There are a host of factors behind England’s failure, for all its wealth, to meet even the most grounded expectations in European competition over the last five years. There is the undeniable improvement in the continent’s great powers; an ignorance of the qualities of the second-tier teams in France, Italy, Spain and Germany; the travails of United and Liverpool, two teams historically adept at European competition; and the fact that Arsenal keeps drawing Bayern Munich.

But it would be foolhardy not to draw a link between the Premier League’s devotion to entertainment and its inability to cope with the more cerebral approach demanded, in particular, by the Champions League.

Tactics, and patience, have always carried little weight in England. It was notable here that with a few minutes remaining and City attempting to pick its way through Liverpool’s drained defense, the crowd at the Etihad grew audibly irritated at every measured sideways pass.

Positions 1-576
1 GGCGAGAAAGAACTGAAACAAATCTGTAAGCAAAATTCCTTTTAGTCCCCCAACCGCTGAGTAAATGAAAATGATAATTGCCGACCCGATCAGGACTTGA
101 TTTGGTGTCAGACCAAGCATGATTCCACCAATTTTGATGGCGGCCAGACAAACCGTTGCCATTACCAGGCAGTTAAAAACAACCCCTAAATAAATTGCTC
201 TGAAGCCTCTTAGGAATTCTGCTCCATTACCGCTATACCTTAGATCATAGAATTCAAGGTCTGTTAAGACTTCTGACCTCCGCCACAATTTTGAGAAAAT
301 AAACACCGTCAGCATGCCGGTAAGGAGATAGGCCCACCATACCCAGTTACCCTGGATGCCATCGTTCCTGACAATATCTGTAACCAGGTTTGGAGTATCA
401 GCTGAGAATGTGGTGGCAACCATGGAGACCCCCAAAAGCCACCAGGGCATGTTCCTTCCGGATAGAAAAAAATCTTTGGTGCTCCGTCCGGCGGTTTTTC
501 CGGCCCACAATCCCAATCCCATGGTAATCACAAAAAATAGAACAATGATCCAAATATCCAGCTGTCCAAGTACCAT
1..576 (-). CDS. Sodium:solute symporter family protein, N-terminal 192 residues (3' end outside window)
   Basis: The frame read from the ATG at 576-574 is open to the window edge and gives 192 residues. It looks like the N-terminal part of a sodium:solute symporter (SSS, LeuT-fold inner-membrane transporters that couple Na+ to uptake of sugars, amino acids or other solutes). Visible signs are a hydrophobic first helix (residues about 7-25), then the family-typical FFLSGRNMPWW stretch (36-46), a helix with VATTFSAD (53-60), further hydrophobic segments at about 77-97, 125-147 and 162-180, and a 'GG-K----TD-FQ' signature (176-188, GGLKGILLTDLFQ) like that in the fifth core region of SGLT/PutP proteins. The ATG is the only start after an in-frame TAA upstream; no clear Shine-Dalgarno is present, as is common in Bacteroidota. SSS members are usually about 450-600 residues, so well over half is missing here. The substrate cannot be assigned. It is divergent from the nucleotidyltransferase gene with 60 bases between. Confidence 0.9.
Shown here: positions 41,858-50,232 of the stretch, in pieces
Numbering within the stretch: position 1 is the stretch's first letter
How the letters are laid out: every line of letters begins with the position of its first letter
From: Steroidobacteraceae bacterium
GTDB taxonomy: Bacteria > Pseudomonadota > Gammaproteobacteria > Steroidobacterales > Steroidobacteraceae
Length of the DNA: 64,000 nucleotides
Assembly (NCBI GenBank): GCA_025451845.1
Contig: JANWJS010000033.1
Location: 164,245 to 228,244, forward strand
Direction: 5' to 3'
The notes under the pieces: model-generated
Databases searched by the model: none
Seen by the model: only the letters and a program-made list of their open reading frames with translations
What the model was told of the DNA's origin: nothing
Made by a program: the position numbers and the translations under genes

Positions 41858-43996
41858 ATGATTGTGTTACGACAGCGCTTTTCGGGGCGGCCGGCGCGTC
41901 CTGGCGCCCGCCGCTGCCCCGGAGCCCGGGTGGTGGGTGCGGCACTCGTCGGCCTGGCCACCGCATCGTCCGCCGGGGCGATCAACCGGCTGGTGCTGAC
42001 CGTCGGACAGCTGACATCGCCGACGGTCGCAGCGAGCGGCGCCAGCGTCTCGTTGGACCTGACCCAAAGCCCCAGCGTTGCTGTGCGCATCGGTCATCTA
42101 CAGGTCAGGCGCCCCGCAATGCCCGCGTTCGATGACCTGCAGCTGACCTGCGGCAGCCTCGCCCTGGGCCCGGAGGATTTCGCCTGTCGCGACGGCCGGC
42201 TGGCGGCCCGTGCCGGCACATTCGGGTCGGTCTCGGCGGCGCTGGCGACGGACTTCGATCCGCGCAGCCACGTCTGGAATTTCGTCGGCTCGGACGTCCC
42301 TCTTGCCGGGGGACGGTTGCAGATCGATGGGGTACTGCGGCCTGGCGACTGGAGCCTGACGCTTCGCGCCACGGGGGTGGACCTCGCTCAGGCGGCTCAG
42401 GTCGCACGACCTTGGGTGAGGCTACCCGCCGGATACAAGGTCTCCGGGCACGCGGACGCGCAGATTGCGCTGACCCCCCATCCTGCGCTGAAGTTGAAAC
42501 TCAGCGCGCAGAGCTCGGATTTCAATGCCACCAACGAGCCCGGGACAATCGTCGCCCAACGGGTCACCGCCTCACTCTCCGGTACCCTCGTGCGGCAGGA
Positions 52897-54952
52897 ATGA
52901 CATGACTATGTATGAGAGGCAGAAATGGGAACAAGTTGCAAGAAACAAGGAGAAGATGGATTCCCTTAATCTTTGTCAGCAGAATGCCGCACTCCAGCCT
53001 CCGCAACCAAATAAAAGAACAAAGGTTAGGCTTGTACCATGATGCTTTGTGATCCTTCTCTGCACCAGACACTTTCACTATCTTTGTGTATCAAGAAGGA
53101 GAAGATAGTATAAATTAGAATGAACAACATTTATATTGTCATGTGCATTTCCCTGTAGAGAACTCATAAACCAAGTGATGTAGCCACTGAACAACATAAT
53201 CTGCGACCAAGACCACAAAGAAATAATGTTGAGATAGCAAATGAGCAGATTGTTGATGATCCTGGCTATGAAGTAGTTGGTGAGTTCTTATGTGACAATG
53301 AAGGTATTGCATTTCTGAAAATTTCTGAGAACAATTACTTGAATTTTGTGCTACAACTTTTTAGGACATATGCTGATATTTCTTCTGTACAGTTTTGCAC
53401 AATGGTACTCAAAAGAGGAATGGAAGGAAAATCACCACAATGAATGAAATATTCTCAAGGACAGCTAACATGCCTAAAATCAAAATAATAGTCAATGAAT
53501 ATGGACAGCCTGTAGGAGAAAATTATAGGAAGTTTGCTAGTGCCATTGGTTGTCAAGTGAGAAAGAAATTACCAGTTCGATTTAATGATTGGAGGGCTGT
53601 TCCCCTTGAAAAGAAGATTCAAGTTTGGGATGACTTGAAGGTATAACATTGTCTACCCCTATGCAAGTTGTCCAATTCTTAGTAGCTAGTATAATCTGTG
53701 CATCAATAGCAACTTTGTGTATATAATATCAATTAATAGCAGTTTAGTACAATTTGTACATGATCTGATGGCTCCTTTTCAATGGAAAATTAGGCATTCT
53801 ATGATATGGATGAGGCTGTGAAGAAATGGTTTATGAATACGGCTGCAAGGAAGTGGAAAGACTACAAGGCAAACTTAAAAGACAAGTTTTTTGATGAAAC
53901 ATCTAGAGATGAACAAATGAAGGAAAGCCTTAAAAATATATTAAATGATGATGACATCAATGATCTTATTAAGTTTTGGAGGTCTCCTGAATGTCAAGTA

The English way has always been to attack, attack, attack. It is what the culture demands, and eventually it is the style the culture forces imports to adopt. It is what lends the Premier League its principal allure to fans across the globe.

Increasingly, it appears to be its great fatal flaw. It is too much to expect teams to play with the reckless abandon asked of them every weekend in league play and then slip down through the gears for the European matches in between to take a more sedate, thoughtful route — particularly when doing so is greeted with howls of derision.

The more the Premier League elevates entertainment at all costs, the more arduous its clubs’ experience in Europe.

That may not matter, of course. The money in England now is so great that the Champions League is little more than a slide from a sales pitch to prospective signings.

And yet, for all that it can look as though the Premier League is the be-all and end-all, with every failure, with every set of Champions League semifinals that exclude it, a little of the league’s self-esteem disappears. No other competition measures its standing compared with that of its rivals so assiduously. After a while, an inability to overcome them starts to undermine all its claims.

Sunday’s game was its league in microcosm: enthralling, intense, played at a screeching pitch of emotion. It was, as Guardiola and Klopp both said, as entertaining as they come. That is the great strength of the Premier League. It may also be its weakness.

Source: NYTimes